DAY FIVE – Balangan Beach
Have a beach day today, after four days of exploring! Bali has some of the best beaches in the world so make sure you head to Balangan beach and Padang-padang beach and soak up the rays, as well as snorkelling in clear blue waters! Towards evening, go to Jimbaran for a romantic seaside dinner.
DAY SIX – Northern Bali, Mount Batur and Pura Ulun Danu Bratan
On your fifth day in Bali why not head north and explore that area. Wake up early to catch the dolphins at Lovina and after, chill at the black sand beach then jump back in the car and head over to Pura Ulun Danu Bratan, an impressive temple by the lake. This is one of the most important temples in Bali. After that, you can head further west to Mount Batur for a view or if you prefer a hike up and then end the northern loop at the Besakih Temple. Or do these two the opposite way round, with an early sun rise hike up Mount Batur and then an afternoon exploring the temples.
DAY SEVEN – Kuta and Party!
On your last stop on the island spend a day and a night in Kuta! It’s also fairly close to the airport too so you can get to your flight easily. Head quickly to Kuta beach and get some suntan and swimming in. After enjoying the beautiful sunset, head to the city and check out Kuta’s vibrant nightlife.
WHERE TO EAT & DRINK IN BALI
Sisterfields is an Australian concept cafe, bringing good coffee into the heart of Seminyak. This place serves all-day breakfast, brunch and lunch menu, coupled with a huge selection of coffee. The acai bowl (RP $110,000; SGD $10.50) is super insta-worthy, due to its vibrant colours.
Located in the Ubud area of Bali, Bebek Bengil has become a veritable Bali institution since first opening in 1990. The restaurant’s name literally translates as the ‘Dirty Duck Diner’, a reference to the restaurant’s speciality.
The Café at Mulia Bali
It’s rare for buffet-style food to rank among a place’s top restaurants, but the Café at Mulia Bali is a welcome exception. Set in Mulia Bali, a six-star hotel in Nusa Dua, the Café offers one of Bali’s largest and most diverse spreads. The dining is divided into six sections: Indian, Chinese, Southeast Asian, Western, Indonesian and dessert, with each cuisine prepared by a native chef for authenticity.
Lamak Bali exudes Balinese traditions through its thoughtful décor and menu, both of which fuse classic local dishes with modern Asian and European flair. The restaurant’s elegant interior incorporates stones, local wood and ornate carvings.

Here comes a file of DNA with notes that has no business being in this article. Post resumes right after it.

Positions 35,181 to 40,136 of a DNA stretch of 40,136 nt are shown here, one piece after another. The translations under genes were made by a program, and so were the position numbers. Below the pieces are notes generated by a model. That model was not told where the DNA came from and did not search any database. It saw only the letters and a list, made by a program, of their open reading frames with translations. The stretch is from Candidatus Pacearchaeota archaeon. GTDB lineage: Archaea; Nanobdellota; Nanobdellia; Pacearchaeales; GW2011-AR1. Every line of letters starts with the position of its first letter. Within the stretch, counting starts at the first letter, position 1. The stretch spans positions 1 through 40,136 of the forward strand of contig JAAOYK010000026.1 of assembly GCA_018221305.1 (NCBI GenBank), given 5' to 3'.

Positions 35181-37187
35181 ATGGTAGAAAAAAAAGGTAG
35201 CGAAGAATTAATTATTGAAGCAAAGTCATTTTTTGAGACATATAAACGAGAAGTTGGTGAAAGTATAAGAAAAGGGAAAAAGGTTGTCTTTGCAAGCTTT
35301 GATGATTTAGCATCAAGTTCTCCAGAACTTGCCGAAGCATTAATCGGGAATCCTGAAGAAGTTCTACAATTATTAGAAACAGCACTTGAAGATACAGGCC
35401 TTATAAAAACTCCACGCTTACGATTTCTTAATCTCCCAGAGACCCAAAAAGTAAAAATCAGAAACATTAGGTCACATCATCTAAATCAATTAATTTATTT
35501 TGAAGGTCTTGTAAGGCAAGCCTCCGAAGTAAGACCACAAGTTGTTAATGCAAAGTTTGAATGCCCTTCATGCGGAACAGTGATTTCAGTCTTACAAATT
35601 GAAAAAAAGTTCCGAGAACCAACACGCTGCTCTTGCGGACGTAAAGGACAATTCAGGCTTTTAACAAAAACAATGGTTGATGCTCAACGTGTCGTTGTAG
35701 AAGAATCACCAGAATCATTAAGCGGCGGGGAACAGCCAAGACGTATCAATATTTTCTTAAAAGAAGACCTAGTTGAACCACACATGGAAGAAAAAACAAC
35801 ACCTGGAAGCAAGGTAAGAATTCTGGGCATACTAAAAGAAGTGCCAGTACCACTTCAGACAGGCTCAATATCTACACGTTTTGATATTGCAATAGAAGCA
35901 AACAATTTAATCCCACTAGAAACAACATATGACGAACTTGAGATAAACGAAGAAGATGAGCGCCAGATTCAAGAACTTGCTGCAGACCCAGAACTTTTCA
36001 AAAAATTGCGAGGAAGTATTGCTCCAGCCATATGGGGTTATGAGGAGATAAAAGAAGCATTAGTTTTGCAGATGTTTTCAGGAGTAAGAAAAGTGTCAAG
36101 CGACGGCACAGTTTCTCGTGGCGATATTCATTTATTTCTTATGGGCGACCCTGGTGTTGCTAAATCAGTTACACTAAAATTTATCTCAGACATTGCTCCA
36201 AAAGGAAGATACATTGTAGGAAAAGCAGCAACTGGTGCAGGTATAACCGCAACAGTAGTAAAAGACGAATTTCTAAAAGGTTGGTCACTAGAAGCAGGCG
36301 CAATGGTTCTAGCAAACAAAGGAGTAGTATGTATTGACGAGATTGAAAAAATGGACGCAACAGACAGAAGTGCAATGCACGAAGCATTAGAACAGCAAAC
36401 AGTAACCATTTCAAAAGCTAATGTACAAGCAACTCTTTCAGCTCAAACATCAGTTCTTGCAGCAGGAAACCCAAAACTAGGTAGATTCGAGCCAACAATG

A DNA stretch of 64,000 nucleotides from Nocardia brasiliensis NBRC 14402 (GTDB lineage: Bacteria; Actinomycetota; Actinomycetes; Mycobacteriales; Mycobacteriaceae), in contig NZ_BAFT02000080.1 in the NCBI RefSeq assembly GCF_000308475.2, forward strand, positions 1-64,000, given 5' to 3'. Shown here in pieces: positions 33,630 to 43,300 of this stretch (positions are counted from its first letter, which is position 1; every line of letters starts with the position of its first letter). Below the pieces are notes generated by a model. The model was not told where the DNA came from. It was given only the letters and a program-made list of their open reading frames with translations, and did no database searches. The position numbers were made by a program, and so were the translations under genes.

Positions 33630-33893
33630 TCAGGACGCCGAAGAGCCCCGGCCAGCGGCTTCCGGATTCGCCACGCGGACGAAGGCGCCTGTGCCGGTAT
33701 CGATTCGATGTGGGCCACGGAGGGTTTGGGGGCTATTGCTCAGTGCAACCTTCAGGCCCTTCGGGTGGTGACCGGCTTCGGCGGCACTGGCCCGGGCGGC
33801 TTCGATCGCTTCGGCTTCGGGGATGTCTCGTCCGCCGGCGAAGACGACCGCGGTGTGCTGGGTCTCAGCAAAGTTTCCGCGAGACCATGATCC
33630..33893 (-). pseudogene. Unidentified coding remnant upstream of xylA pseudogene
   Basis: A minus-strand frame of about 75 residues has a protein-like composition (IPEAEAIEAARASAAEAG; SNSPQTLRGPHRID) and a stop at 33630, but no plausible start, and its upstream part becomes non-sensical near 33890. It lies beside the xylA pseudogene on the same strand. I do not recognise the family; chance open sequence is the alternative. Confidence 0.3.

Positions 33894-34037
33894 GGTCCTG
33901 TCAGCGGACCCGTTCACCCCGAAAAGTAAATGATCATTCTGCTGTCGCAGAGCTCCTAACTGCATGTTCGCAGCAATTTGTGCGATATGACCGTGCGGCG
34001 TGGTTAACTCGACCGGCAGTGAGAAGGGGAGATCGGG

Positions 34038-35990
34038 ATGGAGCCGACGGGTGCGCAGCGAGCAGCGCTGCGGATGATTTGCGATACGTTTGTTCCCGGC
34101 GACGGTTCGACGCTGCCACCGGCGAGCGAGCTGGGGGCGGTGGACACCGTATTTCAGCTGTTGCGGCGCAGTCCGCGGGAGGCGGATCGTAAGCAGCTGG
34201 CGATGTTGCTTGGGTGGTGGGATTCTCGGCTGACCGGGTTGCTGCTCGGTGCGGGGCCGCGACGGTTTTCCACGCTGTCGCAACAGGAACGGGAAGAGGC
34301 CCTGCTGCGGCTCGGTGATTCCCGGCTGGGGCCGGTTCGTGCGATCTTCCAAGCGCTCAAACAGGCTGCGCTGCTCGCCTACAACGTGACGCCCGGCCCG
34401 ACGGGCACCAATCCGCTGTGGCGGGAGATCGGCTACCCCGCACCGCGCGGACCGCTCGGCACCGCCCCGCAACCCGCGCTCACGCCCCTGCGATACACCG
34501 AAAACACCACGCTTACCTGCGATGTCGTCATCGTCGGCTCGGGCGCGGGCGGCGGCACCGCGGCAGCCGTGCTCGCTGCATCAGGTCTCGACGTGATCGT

The Bebek Urbana (RP 145,000; SGD $13.90), crispy Balinese duck plated with sambal-fried vegetables paired together with fragrant jasmine rice is a dish you should try when you are at Urbana. Urbana has an all day happy hour so do make use of that to get your 1-for-1 cocktails!
Walls filled with self-drawn murals, Tamade is a cozy family-run café that serves home-cooked Indonesian food (read: not fusion food). The umami bowl (RP 55,000; SGD $5.10) is rice with either pork or chicken, drizzled with salted egg yolk sauce.
Vastly different from the typical Bali beach view, Cafe Pomegranate is located in the middle of a rice field in central Ubud. Cafe Pomegranate gets especially busy during the hours of sunset as many patrons want to enjoy the picturesque view while having dinner.
Bumbu Bali has a traditional Balinese setting with zen vibes, just minutes away from Nusa Dua Beach. With many dishes to offer, they even have set meals on their menu!
Finns Beach Club
Situated in front of Berawa surf break, Finns Beach Club is a great spot to enjoy a spectacular sunset view. Patrons can relax on a day bed or get a drink from the swim up bar in the infinity pool, while grooving to cool tunes spun by the club’s DJ.
Friendly staff and top notch quality are phrases people would often use to describe this cozy cafe. The cold brew (RP $35,000; SGD $3.35) has a chocolatey caramel taste to it, refreshing to have on a hot day in sunny Bali.
Potato Head Beach Club
Chilling on a day bed at Potato Head whilst sipping on a cocktail or taking a dip in the infinity pool to cool off is a great way to spend an evening. If you’re not looking for a splash, you can also check out their indoor dining area.